Cancer Chemotherapy and Pharmacology

, Volume 66, Issue 6, pp 1019–1029 | Cite as

Phase I trial of non-cytotoxic suramin as a modulator of docetaxel and gemcitabine therapy in previously treated patients with non-small cell lung cancer

  • Elaine T. Lam
  • Jessie L.- S. Au
  • Gregory A. Otterson
  • M. Guillaume Wientjes
  • Ling Chen
  • Tong Shen
  • Yong Wei
  • Xiaobai Li
  • Tanios Bekaii-Saab
  • Anthony J. Murgo
  • Rhonda R. Jensen
  • Michael Grever
  • Miguel A. Villalona-Calero
Original Article



In preclinical models, non-cytotoxic suramin (concentrations <50 μM) potentiates the activity of multiple chemotherapeutic agents. The present study evaluated the safety and tolerability of suramin in combination with docetaxel or gemcitabine in previously chemotherapy-treated patients with advanced non-small cell lung cancer.


Patients received suramin intravenously in combination with either docetaxel on day 1 or gemcitabine on days 1 and 8, of each 21-day treatment cycle. After 3 cycles, patients with partial response (PR) or better continued on the same combination, whereas patients with stable disease (SD) or worse crossed-over to the other combination. Pharmacokinetic analyses were performed before and after each treatment.


Eighteen patients received a total of 79 courses (37 suramin plus docetaxel, 42 suramin plus gemcitabine). The dose-limiting toxicity (DLT) was febrile neutropenia, observed in three of six patients treated with suramin and docetaxel 75 mg/m2. No DLTs were observed with suramin plus docetaxel 56 mg/m2 or suramin plus gemcitabine 1,250 mg/m2. Common adverse events included neutropenia, thrombocytopenia, anemia, fatigue, nausea, vomiting, skin rash, hyperglycemia, and electrolyte abnormalities. The target plasma suramin concentration range of 10–50 μM was achieved in 90% of treatments. Discernable antitumor activity was noted in 11 patients (2 PR, 9 SD).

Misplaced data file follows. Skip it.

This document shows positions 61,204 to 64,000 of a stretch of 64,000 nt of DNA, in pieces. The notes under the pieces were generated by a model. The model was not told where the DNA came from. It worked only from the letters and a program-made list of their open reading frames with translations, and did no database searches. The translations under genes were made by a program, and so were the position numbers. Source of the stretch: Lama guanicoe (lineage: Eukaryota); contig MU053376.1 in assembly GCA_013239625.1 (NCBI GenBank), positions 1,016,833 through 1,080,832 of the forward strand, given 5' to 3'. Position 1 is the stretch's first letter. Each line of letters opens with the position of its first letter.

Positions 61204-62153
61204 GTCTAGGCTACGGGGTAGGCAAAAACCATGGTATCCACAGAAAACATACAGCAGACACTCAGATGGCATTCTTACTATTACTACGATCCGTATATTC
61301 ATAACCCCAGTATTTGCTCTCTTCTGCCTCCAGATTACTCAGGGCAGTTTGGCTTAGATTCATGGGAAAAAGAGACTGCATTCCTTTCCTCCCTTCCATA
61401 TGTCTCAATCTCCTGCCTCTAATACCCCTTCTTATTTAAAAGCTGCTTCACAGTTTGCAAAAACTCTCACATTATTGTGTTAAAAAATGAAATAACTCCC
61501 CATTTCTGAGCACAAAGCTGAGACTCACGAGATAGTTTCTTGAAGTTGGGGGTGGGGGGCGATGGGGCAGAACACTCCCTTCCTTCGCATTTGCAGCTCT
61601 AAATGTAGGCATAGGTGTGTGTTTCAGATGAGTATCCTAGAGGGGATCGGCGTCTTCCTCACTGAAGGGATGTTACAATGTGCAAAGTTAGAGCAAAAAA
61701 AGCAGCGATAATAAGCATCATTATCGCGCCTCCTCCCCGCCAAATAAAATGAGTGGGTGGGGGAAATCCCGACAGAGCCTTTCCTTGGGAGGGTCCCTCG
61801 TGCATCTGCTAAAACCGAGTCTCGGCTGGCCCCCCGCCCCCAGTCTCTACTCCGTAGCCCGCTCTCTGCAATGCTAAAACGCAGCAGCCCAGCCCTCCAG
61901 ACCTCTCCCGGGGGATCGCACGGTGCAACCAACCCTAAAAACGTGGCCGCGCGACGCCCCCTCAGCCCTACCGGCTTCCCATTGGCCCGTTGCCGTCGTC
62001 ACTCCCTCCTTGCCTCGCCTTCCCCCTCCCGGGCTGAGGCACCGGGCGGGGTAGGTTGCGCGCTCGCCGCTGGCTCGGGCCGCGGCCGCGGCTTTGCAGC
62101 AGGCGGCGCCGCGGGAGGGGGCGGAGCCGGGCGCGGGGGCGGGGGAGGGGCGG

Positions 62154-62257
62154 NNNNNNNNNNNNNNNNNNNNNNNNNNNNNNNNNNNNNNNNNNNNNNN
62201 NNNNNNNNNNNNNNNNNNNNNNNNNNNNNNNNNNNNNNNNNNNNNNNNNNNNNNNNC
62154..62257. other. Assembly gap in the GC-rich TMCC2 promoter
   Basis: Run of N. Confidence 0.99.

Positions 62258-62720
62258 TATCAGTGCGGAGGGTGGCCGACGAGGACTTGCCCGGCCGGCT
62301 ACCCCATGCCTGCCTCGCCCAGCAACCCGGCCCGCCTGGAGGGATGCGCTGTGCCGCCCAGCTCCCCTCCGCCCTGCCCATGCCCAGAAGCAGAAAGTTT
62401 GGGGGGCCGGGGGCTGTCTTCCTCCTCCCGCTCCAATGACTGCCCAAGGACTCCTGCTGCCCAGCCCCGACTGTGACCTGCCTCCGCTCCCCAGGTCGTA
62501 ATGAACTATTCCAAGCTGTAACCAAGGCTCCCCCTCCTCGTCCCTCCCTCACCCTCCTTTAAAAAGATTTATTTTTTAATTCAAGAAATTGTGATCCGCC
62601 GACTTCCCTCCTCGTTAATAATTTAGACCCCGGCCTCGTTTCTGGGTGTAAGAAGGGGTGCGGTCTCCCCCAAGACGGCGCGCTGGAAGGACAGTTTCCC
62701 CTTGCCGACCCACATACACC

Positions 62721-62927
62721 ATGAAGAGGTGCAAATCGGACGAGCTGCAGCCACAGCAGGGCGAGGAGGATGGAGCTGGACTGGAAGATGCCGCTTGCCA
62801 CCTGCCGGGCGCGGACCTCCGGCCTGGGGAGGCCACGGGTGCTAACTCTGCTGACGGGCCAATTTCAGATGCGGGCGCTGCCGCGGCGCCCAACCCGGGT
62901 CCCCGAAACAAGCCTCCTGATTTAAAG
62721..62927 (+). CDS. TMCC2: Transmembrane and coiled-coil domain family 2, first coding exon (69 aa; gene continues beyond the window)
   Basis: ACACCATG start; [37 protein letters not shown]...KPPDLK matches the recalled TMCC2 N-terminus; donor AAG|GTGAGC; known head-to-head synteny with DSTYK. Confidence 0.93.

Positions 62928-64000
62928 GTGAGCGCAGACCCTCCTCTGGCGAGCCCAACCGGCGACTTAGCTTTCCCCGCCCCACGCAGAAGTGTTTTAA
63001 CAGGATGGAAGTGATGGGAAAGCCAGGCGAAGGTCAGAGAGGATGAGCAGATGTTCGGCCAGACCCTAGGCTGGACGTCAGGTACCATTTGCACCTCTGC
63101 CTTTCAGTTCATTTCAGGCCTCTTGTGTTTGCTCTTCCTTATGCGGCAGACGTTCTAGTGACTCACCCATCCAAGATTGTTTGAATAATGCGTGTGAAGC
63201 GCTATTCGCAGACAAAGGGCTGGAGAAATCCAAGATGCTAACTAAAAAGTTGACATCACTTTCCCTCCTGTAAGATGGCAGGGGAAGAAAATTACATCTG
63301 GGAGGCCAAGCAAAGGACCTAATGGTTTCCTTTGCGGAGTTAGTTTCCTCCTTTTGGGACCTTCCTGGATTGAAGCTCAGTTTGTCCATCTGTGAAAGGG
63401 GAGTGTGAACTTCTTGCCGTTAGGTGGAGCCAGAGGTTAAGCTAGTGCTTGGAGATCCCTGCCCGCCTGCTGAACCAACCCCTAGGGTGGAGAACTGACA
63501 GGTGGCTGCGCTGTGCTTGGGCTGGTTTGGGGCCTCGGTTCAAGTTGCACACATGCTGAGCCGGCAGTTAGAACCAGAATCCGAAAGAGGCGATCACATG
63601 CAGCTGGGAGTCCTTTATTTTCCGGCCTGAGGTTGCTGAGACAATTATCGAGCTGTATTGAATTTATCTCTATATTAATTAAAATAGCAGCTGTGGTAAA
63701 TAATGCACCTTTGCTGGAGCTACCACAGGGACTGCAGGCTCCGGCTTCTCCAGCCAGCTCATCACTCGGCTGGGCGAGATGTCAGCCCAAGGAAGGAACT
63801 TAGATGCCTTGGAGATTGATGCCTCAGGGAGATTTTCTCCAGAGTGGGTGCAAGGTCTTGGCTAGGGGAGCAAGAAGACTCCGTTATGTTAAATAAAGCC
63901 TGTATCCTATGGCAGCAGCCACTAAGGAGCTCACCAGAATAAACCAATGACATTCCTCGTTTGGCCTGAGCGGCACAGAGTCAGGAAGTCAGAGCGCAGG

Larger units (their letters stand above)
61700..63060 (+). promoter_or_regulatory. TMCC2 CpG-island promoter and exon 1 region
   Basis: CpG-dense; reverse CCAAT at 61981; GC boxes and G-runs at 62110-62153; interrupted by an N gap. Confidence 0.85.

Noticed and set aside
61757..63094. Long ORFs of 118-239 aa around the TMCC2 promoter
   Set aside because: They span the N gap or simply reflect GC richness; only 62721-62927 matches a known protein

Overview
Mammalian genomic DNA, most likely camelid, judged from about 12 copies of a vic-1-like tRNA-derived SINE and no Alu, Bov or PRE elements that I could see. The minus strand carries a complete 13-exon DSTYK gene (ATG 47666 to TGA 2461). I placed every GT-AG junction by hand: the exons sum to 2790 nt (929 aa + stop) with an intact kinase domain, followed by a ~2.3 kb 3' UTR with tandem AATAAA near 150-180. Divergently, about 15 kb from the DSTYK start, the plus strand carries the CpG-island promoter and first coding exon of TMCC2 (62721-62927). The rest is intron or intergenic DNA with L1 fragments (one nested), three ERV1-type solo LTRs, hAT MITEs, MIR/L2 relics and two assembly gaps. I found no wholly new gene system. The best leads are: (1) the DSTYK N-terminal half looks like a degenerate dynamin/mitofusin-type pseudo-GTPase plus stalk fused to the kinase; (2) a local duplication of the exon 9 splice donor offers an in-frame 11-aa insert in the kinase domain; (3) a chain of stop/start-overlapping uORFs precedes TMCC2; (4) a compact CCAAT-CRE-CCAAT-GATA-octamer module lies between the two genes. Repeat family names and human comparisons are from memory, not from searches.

Non-cytotoxic suramin, in combination with docetaxel 56 mg/m2 or gemcitabine 1,250 mg/m2, was reasonably well-tolerated with a manageable toxicity profile. Target plasma concentrations were correctly predicted by our previously described dosing nomogram. The observed preliminary evidence of antitumor activity encourages evaluation of this strategy in efficacy trials.


Suramin Docetaxel Gemcitabine Chemosensitizer Modulator Non-small cell lung cancer 



This study was supported by the National Institutes of Health Research Project Cooperative Agreement U01 CA 76576 (PI, Grever) and Research Project Grant R01 CA 93871 (PI, Au). Au and Wientjes have been awarded patents on the use of suramin as a chemosensitizer.


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Copyright information

© Springer-Verlag 2010

Authors and Affiliations

  • Elaine T. Lam
    • 1
  • Jessie L.- S. Au
    • 2
  • Gregory A. Otterson
    • 1
  • M. Guillaume Wientjes
    • 2
  • Ling Chen
    • 2
  • Tong Shen
    • 2
  • Yong Wei
    • 2
  • Xiaobai Li
    • 4
  • Tanios Bekaii-Saab
    • 1
  • Anthony J. Murgo
    • 5
  • Rhonda R. Jensen
    • 1
  • Michael Grever
    • 1
  • Miguel A. Villalona-Calero
    • 1
    • 3
    • 6
  1. 1.Department of Internal Medicine, Division of Hematology and OncologyThe Ohio State UniversityColumbusUSA
  2. 2.College of PharmacyThe Ohio State UniversityColumbusUSA
  3. 3.Department of PharmacologyThe Ohio State UniversityColumbusUSA
  4. 4.Center for BiostatisticsThe Ohio State UniversityColumbusUSA
  5. 5.Cancer Therapy Evaluation Program, Division of Cancer Treatment and DiagnosisThe National Cancer InstituteBethesdaUSA
  6. 6.Arthur G. James Cancer HospitalThe Ohio State UniversityColumbusUSA

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